Monica's teaching philosophy is simple: The world is on fire and I will turn you into a fire extinguisher.
Trained as a slam poet, Monica uses similar strategies when teaching: excessive hubris, high heels, and bombastic energy. Her students know that besides learning something, they will probably have a great time in her classroom. They laugh, debate, scream—literally—but mostly, they share with one another, gleaning knowledge and energy together to solve the world’s problems—or, at least, how to read and critique poetry. Her pedagogy is rooted in Critical Race Theory, inclusive teaching, and project-based learning, with trauma-informed strategies. Monica tries to prepare students for difficult conversations, whether discussing queer representation in twentieth century poetry or racial diversity in graduate school faculty. They know from the jump that the history of racism in our justice system and educational landscape is real, and it’s our responsibility to actively dismantle its impact on our future. She does this by diversifying and decolonizing her course materials, presenting challenging course themes, and offering students mental health days.
Photo credit: Andrea Renee Johnson
Monica taught with Writers in the Schools (WITS) in different forms in three states for five years. In Georgia, from 2012-2014, she taught and facilitated the Early College Writers in the Schools Program, a WITS program that matched undergraduates with seventh graders. In Texas from 2014-2017, she taught creative writing and slam poetry with the summer Creative Writing Camp in Houston, co-sponsored by WITS Houston and Rice University's School Literacy and Culture department. In addition to that camp, Monica taught with the HYPE Freedom School in July 2016, a summer program for marginalized students to increase literacy and excitement about reading and culture. In Colorado from 2016-2017, Monica taught with the WITS-affiliated nonprofit, Colorado Humanities and the Center for the Book. With this program, she taught creative writing to high school seniors, focusing on Pulitzer Prize-winning work about the American West.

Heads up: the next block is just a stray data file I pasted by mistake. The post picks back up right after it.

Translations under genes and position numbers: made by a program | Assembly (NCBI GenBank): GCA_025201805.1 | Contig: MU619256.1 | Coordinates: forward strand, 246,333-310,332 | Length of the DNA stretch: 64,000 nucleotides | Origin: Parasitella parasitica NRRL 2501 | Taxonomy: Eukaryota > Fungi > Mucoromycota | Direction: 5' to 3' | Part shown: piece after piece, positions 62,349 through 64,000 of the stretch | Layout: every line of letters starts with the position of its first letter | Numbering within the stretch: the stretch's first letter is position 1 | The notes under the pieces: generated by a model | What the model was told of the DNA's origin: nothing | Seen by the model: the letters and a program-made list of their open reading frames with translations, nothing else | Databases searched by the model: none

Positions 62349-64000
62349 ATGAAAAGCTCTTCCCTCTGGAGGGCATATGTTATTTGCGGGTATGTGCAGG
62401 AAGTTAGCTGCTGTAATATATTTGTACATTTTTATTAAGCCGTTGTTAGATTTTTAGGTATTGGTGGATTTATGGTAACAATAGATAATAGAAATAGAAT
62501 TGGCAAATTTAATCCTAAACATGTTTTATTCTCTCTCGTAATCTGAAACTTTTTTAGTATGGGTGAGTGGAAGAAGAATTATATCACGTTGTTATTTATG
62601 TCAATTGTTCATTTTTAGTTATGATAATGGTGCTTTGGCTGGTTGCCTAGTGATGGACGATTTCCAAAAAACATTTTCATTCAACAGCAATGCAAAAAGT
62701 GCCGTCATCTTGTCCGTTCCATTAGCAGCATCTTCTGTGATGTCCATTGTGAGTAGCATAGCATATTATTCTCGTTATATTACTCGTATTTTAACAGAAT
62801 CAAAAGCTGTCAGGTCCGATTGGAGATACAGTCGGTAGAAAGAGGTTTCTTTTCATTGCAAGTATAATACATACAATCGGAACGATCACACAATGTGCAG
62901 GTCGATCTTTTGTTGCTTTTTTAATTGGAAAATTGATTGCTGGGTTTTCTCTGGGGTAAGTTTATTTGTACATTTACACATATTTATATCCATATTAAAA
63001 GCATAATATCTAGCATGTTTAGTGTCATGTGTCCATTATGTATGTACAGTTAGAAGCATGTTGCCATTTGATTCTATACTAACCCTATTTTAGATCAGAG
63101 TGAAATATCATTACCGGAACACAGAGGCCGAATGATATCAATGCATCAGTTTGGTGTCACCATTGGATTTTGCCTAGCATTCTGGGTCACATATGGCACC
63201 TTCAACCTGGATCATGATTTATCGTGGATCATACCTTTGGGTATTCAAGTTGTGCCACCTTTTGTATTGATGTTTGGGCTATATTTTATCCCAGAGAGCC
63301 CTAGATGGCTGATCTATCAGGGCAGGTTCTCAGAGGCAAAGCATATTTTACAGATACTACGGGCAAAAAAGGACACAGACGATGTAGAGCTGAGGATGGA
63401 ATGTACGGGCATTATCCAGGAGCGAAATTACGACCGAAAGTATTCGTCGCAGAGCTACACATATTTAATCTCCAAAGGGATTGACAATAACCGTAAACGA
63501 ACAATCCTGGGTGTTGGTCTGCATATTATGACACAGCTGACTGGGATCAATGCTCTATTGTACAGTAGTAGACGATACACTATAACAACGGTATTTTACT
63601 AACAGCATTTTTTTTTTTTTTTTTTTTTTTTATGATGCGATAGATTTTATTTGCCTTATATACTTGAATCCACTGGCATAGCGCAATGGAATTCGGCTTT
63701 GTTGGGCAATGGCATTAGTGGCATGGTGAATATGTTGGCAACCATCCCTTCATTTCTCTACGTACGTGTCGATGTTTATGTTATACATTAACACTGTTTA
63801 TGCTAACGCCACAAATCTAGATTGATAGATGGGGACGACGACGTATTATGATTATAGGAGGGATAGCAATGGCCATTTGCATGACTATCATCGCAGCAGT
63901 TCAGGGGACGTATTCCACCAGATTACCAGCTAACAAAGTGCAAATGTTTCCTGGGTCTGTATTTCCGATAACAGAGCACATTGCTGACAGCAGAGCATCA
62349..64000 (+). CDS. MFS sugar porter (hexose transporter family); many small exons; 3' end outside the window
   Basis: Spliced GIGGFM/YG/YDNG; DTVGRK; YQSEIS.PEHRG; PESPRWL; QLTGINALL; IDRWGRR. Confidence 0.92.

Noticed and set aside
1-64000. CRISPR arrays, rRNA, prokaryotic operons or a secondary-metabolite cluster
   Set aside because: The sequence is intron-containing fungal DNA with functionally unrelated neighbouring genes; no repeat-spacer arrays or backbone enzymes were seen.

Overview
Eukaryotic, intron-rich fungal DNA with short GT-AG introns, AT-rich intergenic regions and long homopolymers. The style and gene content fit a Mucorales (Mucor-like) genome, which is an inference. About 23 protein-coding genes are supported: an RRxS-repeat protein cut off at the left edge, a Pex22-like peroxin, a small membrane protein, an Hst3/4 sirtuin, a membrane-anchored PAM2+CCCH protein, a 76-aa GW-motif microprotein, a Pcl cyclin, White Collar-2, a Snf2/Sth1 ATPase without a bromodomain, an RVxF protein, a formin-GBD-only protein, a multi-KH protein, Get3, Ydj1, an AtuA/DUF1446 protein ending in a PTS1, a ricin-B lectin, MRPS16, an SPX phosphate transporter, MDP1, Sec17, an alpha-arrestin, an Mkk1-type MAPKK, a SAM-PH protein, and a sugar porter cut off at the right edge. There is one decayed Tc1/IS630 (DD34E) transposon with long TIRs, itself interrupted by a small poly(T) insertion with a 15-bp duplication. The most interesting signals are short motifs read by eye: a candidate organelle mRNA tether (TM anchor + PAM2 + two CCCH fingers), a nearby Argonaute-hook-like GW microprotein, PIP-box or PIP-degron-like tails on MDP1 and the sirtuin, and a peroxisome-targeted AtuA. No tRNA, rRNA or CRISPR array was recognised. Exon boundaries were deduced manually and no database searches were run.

All these teaching artist gigs contribute to Monica's work as a writer, performer, and teacher. She utilizes the co-teaching model from Creative Writing Camp in Houston in her poetry classes at Susquehanna University; she implements the concept of "mentor texts" from Colorado Humanities in her Senior Seminar courses; and she encourages master class workshops, inspired by her Early College work, with the Slam Club she advises and the Choreopoem course she exclusively teaches. Teaching has proved to be the second-most rewarding part of Monica's art (the first, of course, actual writing).
Photo credit: Dave Housley
Are you or someone you know a high school student interested in creative writing? Spend a week with Monica and other fabulous creative writing faculty at Susquehanna University with the Summer Writers Workshop (SWW), run every summer in July for the last few decades. In this camp, young writers from all over the country have the opportunity to write, revise, and perform their work, eventually publishing at least one piece in the SWW workshop anthology and submitting to the longest running literary journal for high school writers in the country, The Apprentice Writer. Join us this summer!
On March 23, 2020, Susquehanna University pivoted to remote instruction in the face of a rising global pandemic. At that time, no one could foresee Covid-19’s long-lasting and widespread effects. While SU has successfully been back on campus since fall of 2020, it is worth recognizing how far students, faculty, and staff have come. Monica Prince offers a spoken-word reflection this anniversary video, "Better," composed by the university with photographic contributions from SU students.